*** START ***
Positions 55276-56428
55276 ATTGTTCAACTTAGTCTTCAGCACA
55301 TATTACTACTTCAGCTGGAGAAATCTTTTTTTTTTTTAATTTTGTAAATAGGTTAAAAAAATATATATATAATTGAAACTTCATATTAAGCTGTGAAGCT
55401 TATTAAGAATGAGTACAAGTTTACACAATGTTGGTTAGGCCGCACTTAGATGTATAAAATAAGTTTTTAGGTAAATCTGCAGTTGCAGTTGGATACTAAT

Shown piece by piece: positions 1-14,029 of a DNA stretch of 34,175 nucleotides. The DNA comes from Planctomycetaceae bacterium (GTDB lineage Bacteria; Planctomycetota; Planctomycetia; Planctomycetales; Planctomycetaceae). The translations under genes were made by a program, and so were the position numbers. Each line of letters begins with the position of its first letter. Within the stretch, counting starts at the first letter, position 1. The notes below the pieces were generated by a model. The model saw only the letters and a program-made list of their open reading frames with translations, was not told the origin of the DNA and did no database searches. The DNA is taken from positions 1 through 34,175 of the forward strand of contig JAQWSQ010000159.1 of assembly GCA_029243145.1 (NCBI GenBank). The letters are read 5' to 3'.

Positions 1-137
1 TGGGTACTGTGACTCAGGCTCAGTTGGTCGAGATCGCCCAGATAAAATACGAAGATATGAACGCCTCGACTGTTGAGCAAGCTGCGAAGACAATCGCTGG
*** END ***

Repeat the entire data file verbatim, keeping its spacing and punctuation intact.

Positions 55276-56428
55276 ATTGTTCAACTTAGTCTTCAGCACA
55301 TATTACTACTTCAGCTGGAGAAATCTTTTTTTTTTTTAATTTTGTAAATAGGTTAAAAAAATATATATATAATTGAAACTTCATATTAAGCTGTGAAGCT
55401 TATTAAGAATGAGTACAAGTTTACACAATGTTGGTTAGGCCGCACTTAGATGTATAAAATAAGTTTTTAGGTAAATCTGCAGTTGCAGTTGGATACTAAT

Shown piece by piece: positions 1-14,029 of a DNA stretch of 34,175 nucleotides. The DNA comes from Planctomycetaceae bacterium (GTDB lineage Bacteria; Planctomycetota; Planctomycetia; Planctomycetales; Planctomycetaceae). The translations under genes were made by a program, and so were the position numbers. Each line of letters begins with the position of its first letter. Within the stretch, counting starts at the first letter, position 1. The notes below the pieces were generated by a model. The model saw only the letters and a program-made list of their open reading frames with translations, was not told the origin of the DNA and did no database searches. The DNA is taken from positions 1 through 34,175 of the forward strand of contig JAQWSQ010000159.1 of assembly GCA_029243145.1 (NCBI GenBank). The letters are read 5' to 3'.

Positions 1-137
1 TGGGTACTGTGACTCAGGCTCAGTTGGTCGAGATCGCCCAGATAAAATACGAAGATATGAACGCCTCGACTGTTGAGCAAGCTGCGAAGACAATCGCTGG